Mortgage rates went up in January reflecting some of the effect of successive interest rate rises from the European Central Bank.
New data from the Central Bank also shows an average gap between the variable rates charged by the main banks and non-bank lenders of just over 1%.
The average interest rate on new mortgages rose by 0.24% in January to 2.93% compared to the previous month, according to figures from the Central Bank.
This leaves Irish rates at their highest level since October 2019.
The volume of new mortgage loans fell in January by 40% compared to December, but this was still 42% higher than January last year.
Fixed rate mortgages rose by 0.21% in January to an average 2.82% while variable rates rose by 0.29% to 4.14% on average.
This is an increase of 0.6% for variable rates and 0.23% for fixed rate mortgages compared to January last year.
Ireland continued to offer the third cheapest mortgage rates in the euro area in January as lenders here have been slower to respond to increases in ECB rates compared to lenders in other countries.
However, deposit rates remained low for savers.
Rates on new household deposits with “agreed maturity” – which means a fixed period for money to be kept on deposit – rose to 0.71% in January compared to an average euro area rate of 1.64%.
Rates on new consumer loans fell by 0.39% to 7.4% in January. The volume of new consumer loans rose by 20% on an annual basis.
This month’s release from the Central Bank contained new information on the difference in mortgage rates charged by banks and “non-banks”.
Non-banks include lenders that do not have banking licenses and credit-servicing firms which administer loans bought from the main banks by investment funds.
The figures show that non-bank lenders have 115,259 mortgage accounts. These account for approximately 15% of mortgage accounts and 20% of outstanding mortgage loans in value terms. Non-banks account for 36% of variable rate mortgages in value terms.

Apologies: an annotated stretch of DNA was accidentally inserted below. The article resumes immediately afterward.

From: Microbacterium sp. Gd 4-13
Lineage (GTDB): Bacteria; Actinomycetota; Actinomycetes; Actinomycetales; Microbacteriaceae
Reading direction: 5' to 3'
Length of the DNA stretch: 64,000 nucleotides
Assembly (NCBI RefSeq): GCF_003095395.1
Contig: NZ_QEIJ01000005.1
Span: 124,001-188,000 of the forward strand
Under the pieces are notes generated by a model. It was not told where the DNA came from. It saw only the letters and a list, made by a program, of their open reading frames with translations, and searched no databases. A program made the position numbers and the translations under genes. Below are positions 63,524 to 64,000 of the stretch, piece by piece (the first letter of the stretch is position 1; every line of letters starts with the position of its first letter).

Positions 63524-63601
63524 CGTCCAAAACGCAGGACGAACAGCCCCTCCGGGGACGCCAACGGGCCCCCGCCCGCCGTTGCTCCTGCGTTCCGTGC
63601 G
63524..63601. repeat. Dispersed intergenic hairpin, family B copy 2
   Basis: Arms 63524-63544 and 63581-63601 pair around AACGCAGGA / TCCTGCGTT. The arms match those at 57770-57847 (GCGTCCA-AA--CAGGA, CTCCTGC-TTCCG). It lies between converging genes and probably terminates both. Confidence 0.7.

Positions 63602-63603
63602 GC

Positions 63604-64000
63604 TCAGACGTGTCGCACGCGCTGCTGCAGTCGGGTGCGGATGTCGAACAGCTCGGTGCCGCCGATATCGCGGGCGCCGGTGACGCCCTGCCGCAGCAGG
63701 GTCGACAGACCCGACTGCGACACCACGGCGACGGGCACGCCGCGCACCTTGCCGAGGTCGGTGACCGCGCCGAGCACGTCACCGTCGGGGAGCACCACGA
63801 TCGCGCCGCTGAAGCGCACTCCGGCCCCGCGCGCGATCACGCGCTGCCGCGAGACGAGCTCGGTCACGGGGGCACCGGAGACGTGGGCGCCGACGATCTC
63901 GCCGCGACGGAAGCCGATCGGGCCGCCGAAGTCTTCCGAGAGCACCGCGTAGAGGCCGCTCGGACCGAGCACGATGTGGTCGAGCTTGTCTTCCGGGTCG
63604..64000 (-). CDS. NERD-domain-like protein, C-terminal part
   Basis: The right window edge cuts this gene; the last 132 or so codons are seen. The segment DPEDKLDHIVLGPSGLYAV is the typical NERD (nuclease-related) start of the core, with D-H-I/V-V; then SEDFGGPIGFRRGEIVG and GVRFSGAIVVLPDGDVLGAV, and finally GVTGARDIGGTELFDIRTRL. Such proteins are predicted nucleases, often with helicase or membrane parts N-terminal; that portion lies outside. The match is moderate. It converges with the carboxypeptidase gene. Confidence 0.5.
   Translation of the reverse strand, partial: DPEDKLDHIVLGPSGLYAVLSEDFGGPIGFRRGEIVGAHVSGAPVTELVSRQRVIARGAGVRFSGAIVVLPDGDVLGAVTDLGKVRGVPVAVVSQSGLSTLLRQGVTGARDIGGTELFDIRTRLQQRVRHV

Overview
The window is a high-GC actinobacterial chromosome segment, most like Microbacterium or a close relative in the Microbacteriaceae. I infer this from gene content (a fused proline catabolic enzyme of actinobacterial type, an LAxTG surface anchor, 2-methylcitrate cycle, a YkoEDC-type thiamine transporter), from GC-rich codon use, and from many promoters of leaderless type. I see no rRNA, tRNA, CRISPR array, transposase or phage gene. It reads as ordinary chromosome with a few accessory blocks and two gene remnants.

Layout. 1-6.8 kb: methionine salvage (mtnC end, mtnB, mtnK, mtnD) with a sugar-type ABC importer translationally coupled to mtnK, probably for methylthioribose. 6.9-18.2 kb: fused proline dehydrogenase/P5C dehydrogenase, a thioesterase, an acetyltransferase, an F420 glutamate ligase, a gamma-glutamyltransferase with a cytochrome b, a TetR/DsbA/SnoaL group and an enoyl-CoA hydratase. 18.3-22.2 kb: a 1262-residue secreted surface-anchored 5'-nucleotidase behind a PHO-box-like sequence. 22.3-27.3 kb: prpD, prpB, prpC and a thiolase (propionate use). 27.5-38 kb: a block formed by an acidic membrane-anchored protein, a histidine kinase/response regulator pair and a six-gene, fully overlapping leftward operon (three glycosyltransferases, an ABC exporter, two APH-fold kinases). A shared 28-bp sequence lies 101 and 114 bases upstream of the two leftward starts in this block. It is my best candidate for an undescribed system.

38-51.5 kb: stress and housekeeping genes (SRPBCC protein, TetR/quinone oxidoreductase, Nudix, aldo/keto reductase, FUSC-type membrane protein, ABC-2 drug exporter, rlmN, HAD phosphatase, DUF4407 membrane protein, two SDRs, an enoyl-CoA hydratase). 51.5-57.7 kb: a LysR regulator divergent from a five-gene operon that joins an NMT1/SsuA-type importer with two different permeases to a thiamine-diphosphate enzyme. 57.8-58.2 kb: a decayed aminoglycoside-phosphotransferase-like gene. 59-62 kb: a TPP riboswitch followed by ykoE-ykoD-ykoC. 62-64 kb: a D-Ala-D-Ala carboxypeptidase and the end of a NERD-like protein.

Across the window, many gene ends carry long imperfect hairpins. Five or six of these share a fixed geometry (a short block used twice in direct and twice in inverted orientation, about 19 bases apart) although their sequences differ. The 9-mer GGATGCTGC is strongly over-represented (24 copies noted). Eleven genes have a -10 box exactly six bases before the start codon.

The non-bank mortgages comprise 38% on variable rates, 33% on trackers and 29% on fixed rates.
Average variable rates in the non-banks were 4.57% compared to an average 3.5% in the main banks.
Rates on trackers in the non-banks were 3.14% compared to 3.23% in the banks. Fixed rates were 2.23% compared to 2.69% in the banks.
Many non-banks do not offer new loans. This means as fixed rates increase, this will not be reflected as much in their average fixed rates.
The data is based on a sample of loans and compiled as a weighted average for the end of December 2022.
The Central Bank says it is working on how rates are distributed among different mortgage categories and will update this information “in due course”.
Commenting on today’s figures, Daragh Cassidy, Head of Communications at bonkers.ie, said the recent ECB rate increases are now beginning to show up in the Central Bank monthly figures.
“Initially the banks were slow to pass on the ECB rate hikes but this is now starting to change. And the average rate will shoot much higher over the next few months,” Mr Cassidy said.
He said the ECB is almost guaranteed to hike rates by another 0.50 percentage points next week and by at least another 0.25 percentage points before the end of this summer.
“This will take the main lending rate to 3.75%, though it looks increasingly likely that it will go even higher. This means yet more rate increases from all the lenders are guaranteed over the coming months,” Daragh Cassidy said.
He said that borrowing €300,000 over 30 years at 5% will cost €1,610 a month or around €500 more each month compared to someone borrowing the same amount at 1.9%. Borrowing €300,000 at 6% will cost almost €1,800 a month or around €700 extra each month.
But Mr Cassidy also said that increaseing rates will also mean slightly better rates for savers.
“Though with inflation still near record levels, and DIRT at 33%, returns won’t be anywhere near enough to match inflation. And until now, the main banks have been slow to pass on better rates to savers,” he noted.